Thursday, August 7, 2014

The Token Female In Entertainment and Reality

I've been thinking about this post for a while now, and have to admit that I've held off writing it and posting it partly because of pure good old fashioned fear.  I read this article about Women in Movies and decided that it was time to start writing it.

The article deals with how many roles go to women in today's movies.  Not just the good roles, but the "crappy" roles...or rather, the extras in the movies or side characters whose genders aren't vital to their character.

Anne, one of my favorite heroines...
Female representation in entertainment is something I think about as an author.  I was raised in a rather traditional mindset that the Males are dominate.  God created them first and women were an afterthought to 'help' men rule but not rule on their own.  I'm not here to split hairs about this today, although I will say that this particular teaching is a misreading and twisting of the bible.  Ever since I learned of the Bechdel test for movies, I've asked myself this question about my own work: do I have at least two female characters who talk to each other (without a man present) about something other than a man?

I try to have as many female characters as I do male.  So far, I am a traditional Romance author in that the romance is between a man and a woman.  ("Traditional" church upbringing remember).  I'm only beginning to experiment with characters who are either gay, bi, or lesbian.  As I myself am married to a man, my romances will probably stay in that arena.

Available on Amazon
In Farmer's Daughter, aside from the main female character, there is her friend Michelle.  While they are separated by distance - one lives on the East Coast, the other the West, the two talk often on the telephone about many things.  Most of it is Michelle trying to "play doctor" to her friend, which does become conversations about a man (it is a Romance).  Angela's mother Maude is always trying to push her daughter into a relationship with a man, although not necessarily the one Angela is interested in.  But the two have other conversations as well, about the farm and whether Angela is overworking herself.  Maude and her other daughter Cassandra (or Cassie) are seen talking with each other, and that conversation ranges from Angela's treatment of her younger siblings during their growing up years to the death of the family's oldest son to what kind of job Maude's husband Philip did before Cassie was born.  Grandma Pearl sticks her nose into Angela's romance, and how the past tragedy makes it hard for Angela to love, but I don't think that one can count.

The two antagonists Cori and Susan definitely count.  While their scenes may be small, they are far from unimportant.  While Susan's feelings for her distant cousin take a turn for the worse because of jealousy over the male lead Craig, Cori's motives are not the same.  Cori believes that sabotaging Angela will buy her freedom back from the local crime boss and save her own failing relationship with her live-in boyfriend.  And Susan's need to pull Angela down attracts another's attention, but we don't see that person - another woman - until the sequel Ring of Fire.  Cori will also have a larger role in the second novel, as will the female State Trooper introduced at the end of Farmer's Daughter.  How large their roles will grow, I don't know yet but I can tell you that their friendship took me by surprise so there is no telling at this point how far it will go.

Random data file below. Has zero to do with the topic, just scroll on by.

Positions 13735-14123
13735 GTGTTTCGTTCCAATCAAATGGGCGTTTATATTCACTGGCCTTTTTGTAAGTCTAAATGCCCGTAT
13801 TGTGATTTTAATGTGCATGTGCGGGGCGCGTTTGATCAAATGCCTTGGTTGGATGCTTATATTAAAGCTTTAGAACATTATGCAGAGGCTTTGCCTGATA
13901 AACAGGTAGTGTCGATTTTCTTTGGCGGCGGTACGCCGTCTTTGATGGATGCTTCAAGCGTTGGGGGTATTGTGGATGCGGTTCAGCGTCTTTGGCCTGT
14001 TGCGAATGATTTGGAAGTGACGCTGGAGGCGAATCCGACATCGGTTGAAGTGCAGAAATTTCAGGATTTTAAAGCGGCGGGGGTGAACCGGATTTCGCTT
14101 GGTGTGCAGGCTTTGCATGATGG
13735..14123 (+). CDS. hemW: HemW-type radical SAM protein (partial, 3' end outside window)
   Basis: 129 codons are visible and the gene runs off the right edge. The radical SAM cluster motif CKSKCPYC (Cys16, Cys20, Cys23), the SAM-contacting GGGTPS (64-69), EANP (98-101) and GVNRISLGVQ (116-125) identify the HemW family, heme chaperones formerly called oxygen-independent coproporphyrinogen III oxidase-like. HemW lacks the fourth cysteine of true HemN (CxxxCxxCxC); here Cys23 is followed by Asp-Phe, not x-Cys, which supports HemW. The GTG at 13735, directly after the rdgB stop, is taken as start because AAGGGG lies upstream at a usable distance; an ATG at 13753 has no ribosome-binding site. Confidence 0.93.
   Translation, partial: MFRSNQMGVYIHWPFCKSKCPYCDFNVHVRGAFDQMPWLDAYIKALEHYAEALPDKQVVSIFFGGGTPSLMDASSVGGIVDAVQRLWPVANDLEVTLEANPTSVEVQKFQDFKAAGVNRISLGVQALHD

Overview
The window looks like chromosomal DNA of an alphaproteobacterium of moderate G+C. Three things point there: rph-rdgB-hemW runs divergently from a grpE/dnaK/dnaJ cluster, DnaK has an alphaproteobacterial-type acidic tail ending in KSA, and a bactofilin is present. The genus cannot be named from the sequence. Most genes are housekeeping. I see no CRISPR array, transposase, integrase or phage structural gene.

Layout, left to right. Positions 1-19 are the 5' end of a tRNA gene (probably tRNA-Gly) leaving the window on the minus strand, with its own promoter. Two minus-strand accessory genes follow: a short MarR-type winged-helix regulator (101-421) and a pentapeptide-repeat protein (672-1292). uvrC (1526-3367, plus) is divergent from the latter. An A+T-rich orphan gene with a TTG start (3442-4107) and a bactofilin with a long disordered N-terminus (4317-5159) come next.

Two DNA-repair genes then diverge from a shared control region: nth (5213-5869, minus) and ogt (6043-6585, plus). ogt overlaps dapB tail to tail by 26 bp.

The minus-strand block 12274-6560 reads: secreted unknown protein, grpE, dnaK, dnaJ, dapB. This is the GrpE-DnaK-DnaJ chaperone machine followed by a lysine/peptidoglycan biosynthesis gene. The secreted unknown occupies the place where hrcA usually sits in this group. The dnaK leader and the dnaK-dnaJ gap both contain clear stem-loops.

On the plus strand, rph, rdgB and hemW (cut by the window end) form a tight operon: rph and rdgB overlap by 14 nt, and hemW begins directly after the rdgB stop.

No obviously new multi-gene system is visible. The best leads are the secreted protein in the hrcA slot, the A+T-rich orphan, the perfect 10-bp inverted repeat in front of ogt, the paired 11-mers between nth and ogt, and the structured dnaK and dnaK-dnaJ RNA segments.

Daisies are a popular flower
in my series
And one cannot forget the town gossips, Flo and her friend Lucy.  They are often seen gossiping while they tend to the bushy hedgerow between their houses.  Their conversations cover most of the other characters in the books: during the opening scene with Craig and his soon-to-be ex-employee Harry they give blow by blow comments letting us know that this isn't the first time they've seen this; Angela herself is a frequent topic, mostly about her attempt to save the family farm and her past exploits because Flo just cannot admit that she's wrong about Craig's sexuality.

In Ring of Fire, due to release later this summer or early fall, I've added a few new female characters.  Toni, who in many ways will come to replace Michelle.  We all have friendships that wax and wane over the years, some bounce back but some never do.  Angela has a housekeeper whose only given name so far is Nan.  The new antagonist Nikki is often seen alone (although she does have conversations with her girlfriend over the phone), while the other antagonist Veronica is often only seen with her male family members.  There is a scene near the beginning of the book where Angela is in the farmhouse kitchen with her mother and grandmothers - seen through Cassie's viewpoint.  That conversation has nothing to do with a man as it is by and large about Angela: whether she's eating right, whether she's on birth control or not, and why she needs a housekeeper.  Cassie intervenes to take the focus off of her sister and whole new subjects are introduced, mainly Cassie new tongue ring and her sexual exploits at college.  My favorite comment in that scene is when Maude's mother makes a comment to Maude about how her daughters are just like she was growing up.  Maude is still embarrassed about the way she lived when the children were very young and often does not allow mention of it and it will be interesting to see how her character will develop in later novels.  At least for me.  The character of Sherry has never been seen without her husband Kevin, but I can promise you that changes in the third book.